Developer GameCrafterTeam is known for its work on making mech-combat games like Project Nimbus and their most recent release Nimbus INFINITY. We recently got an interview opportunity with GameCrafterTeam that allowed us to speak with the developer and get to know more about this brand-new mech combat game. Answering our questions here is Pawee Pakamekanon, project leader of Nimbus INFINITY who will be telling us about the GameCrafterTeam, their studio’s work, how the cool bosses of Nimbus INFINITY were made, and potential future plans for the title. So, without further ado, let’s just jump into it.
Question #1: Please tell us a little about GameCrafterTeam and what sort of video games have you guys been making in the past.
PP: GameCrafterTeam is a group of indie developers located in Phuket, Thailand. We started as high school students who loved games, anime, and mechs. We originally started working on games featuring fighter jets and giant robots and mech games because they were easier to make with our existing artists and technology. Later as we found success we started a “real” company and created our first big game, Project Nimbus, which featured giant robots (mechs) flying at supersonic jet speeds.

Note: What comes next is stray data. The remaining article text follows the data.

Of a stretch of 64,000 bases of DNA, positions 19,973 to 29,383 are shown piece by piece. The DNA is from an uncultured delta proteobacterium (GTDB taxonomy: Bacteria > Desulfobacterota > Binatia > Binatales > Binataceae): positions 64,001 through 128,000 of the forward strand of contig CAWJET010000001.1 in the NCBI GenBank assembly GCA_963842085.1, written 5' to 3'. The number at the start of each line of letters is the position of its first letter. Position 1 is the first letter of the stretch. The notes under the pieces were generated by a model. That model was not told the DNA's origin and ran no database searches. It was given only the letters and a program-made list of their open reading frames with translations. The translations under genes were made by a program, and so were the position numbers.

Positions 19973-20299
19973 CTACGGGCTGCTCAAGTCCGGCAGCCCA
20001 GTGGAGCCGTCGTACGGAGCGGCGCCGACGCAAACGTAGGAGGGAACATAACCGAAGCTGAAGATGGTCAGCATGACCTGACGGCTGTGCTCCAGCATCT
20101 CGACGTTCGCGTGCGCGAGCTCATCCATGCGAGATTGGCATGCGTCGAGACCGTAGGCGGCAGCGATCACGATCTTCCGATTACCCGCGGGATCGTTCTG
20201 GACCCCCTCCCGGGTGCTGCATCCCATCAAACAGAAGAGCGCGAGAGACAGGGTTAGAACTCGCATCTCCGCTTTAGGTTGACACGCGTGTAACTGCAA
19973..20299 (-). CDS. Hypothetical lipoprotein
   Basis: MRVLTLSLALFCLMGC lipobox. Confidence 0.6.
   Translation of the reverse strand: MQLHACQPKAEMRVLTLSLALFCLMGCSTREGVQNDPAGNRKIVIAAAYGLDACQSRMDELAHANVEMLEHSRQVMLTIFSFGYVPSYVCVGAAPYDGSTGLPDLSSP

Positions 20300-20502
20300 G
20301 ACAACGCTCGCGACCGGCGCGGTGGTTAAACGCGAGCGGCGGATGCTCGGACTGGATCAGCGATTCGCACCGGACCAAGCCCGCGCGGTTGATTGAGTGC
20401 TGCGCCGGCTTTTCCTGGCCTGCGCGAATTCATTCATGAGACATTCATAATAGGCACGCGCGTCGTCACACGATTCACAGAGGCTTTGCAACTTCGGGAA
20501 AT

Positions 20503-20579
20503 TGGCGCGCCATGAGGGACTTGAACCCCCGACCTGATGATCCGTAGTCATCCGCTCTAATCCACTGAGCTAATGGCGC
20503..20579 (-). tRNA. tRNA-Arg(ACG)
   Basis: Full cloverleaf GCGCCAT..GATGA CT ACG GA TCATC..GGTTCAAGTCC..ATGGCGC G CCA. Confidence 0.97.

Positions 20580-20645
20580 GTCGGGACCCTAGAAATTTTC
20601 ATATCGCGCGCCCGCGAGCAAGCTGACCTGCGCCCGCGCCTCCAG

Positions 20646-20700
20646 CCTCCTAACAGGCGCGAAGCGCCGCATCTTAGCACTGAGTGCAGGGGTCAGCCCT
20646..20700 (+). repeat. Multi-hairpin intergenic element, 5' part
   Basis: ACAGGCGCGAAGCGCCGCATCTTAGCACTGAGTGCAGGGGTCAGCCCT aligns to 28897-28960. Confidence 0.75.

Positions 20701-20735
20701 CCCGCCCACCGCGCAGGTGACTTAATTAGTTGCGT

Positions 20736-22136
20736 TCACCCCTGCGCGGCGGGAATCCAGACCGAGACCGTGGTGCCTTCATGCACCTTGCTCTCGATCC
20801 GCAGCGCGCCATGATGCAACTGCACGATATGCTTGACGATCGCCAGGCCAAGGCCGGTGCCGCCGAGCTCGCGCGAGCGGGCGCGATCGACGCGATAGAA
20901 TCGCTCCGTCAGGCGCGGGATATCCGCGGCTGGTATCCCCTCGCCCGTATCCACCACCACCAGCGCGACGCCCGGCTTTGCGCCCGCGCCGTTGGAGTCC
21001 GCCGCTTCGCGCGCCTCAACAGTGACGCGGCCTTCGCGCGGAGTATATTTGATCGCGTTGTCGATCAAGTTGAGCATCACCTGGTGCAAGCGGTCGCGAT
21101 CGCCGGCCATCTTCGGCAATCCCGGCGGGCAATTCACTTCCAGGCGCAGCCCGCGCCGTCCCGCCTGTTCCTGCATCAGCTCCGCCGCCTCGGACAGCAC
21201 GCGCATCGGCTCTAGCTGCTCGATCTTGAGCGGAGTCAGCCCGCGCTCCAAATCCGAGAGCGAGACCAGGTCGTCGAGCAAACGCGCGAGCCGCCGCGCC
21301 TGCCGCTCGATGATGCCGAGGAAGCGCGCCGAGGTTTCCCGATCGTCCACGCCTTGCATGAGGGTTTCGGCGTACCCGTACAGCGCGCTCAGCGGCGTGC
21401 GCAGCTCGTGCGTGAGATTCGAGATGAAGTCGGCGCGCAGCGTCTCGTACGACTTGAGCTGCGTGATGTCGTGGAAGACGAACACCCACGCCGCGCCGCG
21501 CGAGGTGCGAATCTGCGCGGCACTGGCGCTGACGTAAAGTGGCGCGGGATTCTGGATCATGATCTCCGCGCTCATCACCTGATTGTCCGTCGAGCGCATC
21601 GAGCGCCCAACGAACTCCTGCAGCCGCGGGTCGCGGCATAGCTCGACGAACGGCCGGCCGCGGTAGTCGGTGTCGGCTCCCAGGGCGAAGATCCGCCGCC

Question #2: Mech combat games are amazing, but we have seen this genre gain very little traction in the past few years. What made GameCrafterTeam dedicated to this genre and continue to release new titles when most of the developers have now moved to other genres?
PP: We know if we make good games, people will play them. When I was young I dreamed that I would become Ultraman, that could fly and fight and become a defender of justice. I also loved Hollywood movies about fighter jets. It’s burned into my identity, and later I fell in love with anime and of course Gundam. I can’t move on, my soul is captive to the love of this genre, and watching and playing it ignites something inside of me. I can never be Ultraman, but in my lifetime maybe I will see a giant robot that human can fly. All of this makes us focus on this genre.
Question #3: Compared to the first title Project Nimbus, Nimbus INFINITY is a lot different especially how it handles the narrative and the cutscenes. What inspired the development team to use the Anime/visual novel approach for the cutscenes?
PP: Nimbus is a very anime game from the start. We feel we have good artists working with us. So, when we start making INFINITY of course it’s going full anime look and feel, and maybe we went too far that direction. But we wanted the full anime, 3D anime game experience, so we went for it!